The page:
A Flickering Light: Portraits of the Heart, Book 1
Jane Kirkpatrick has written several short series based on historical characters and events that she brings to life with her delightful style and expert attention to detail. Each one has become my “new favorite,” and A FLICKERING LIGHT is no exception. This coming-of-age novel is based on the author’s grandmother and her passion for photography at a time when photography was considered a dangerous occupation for a man, and women were seldom considered suitable for the profession. In addition to the enlightening voyage into history, Kirkpatrick introduces us to the mores of the time and to characters who struggle with the boundaries that are imposed upon them by those mores.
Struggling with issues of right and wrong do not play as large a role in modern times as it did in earlier times. There is little mention of sin anymore when considering life decisions. In the Hebrew, to sin means “to miss the mark” or “to take the wrong path.” And, for the believer, nothing can restore one to peace but repentance, or turning away from the wrong path and getting on the right one. In light of this, throughout the first part of the story, the reader knows that the attraction brewing between a young Jessie Ann Gaebele and her forlornly married employer/mentor is not going to have a happy ending. And while we want them both to be happy, we are aware that going against one’s beliefs and morals is not the way to achieve it.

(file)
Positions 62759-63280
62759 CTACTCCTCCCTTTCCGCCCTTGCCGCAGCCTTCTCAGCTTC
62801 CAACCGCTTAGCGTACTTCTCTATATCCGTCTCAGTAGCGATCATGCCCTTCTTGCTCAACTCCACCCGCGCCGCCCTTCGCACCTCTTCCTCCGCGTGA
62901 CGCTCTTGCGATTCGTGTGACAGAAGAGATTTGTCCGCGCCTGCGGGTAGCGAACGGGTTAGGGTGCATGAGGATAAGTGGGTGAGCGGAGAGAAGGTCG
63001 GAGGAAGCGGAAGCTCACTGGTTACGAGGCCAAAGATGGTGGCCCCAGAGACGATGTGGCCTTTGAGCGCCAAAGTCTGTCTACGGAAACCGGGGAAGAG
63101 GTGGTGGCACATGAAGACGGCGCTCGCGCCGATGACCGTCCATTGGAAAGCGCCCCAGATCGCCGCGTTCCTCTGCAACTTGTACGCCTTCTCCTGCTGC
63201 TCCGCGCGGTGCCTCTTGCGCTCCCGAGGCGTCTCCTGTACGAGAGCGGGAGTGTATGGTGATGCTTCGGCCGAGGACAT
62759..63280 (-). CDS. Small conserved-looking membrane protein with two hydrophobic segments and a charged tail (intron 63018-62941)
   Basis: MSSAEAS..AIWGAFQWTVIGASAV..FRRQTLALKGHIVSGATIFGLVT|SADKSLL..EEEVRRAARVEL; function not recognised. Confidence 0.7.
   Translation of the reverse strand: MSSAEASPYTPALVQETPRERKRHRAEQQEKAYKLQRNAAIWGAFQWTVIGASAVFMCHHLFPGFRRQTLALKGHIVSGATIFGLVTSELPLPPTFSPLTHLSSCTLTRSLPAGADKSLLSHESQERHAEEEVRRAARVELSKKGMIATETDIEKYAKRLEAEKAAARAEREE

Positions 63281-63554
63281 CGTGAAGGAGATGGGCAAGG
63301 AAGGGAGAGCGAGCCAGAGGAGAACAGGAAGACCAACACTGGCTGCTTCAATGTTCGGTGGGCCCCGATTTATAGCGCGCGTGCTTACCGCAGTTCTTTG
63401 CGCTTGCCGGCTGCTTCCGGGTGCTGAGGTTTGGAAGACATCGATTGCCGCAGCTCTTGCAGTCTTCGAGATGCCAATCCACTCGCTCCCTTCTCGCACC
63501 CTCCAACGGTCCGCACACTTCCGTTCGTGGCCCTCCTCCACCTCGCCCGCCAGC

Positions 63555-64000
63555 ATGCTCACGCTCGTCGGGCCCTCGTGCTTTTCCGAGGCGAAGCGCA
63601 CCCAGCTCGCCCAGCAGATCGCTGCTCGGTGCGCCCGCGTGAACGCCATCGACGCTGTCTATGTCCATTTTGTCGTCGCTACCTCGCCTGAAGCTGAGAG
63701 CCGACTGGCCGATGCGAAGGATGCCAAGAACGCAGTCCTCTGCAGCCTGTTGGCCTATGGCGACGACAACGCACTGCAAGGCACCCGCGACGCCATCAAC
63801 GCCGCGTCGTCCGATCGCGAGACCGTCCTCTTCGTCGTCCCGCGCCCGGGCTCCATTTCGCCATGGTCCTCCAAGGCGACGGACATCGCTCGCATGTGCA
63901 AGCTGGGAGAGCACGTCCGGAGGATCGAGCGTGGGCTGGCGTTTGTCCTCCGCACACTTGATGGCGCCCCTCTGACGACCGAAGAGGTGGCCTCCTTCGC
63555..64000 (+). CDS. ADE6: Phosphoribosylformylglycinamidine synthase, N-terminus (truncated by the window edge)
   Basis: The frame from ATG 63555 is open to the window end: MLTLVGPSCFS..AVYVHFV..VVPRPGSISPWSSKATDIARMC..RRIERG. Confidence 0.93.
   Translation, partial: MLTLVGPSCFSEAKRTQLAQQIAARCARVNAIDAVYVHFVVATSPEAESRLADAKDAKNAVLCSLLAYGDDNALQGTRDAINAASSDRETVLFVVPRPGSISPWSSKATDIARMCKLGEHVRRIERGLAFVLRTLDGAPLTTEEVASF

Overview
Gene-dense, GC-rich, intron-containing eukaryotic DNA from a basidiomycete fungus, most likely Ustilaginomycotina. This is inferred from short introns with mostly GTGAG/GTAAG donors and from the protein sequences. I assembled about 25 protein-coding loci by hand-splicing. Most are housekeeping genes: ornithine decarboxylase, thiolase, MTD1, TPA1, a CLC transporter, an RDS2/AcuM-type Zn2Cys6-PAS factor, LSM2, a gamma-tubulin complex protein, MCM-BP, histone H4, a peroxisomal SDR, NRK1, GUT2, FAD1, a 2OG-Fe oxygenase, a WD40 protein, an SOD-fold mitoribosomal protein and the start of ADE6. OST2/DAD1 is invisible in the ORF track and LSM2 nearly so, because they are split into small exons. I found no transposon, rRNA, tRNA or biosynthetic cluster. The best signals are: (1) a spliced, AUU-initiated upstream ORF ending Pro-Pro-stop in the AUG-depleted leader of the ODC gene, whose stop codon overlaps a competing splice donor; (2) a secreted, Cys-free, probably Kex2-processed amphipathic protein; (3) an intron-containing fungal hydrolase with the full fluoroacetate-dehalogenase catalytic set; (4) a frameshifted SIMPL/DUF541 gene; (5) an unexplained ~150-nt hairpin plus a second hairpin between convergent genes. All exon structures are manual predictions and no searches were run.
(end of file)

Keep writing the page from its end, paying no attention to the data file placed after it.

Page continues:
Jessie’s family is much like many we have known and loved. Each member has his or her own unique personality, like little brother Roy with his generous heart and pitiful stutter and older sister Lilly with her judgmental attitude and too keen insights. It may be difficult for some to embrace the deep effect each one’s behavior has on the others, but that was the culture and times. It is still true today, but we have somehow managed to weaken the borders and overlook the boundaries. Some would argue that it’s been for the best, others would disagree. In either case, the author gives us more to think about than “when will they finally get into bed.”
We often compliment a book by calling it a “page-turner,” and I thoroughly enjoy my thrillers. But Jane Kirkpatrick writes books that are to be savored and considered, with no rush to the finish. For example, as FJ endures yet another hurtful conversation with his wife, Kirkpatrick writes, “FJ took the words like stones and put them in the bag labeled Disappointing Husband and Poor Father. The bag never filled, just became heavier and heavier.” A FLICKERING LIGHT is the first in a new series, and it is guaranteed to make you look forward to learn what happens next.
Reviewed by Maggie Harding on November 13, 2011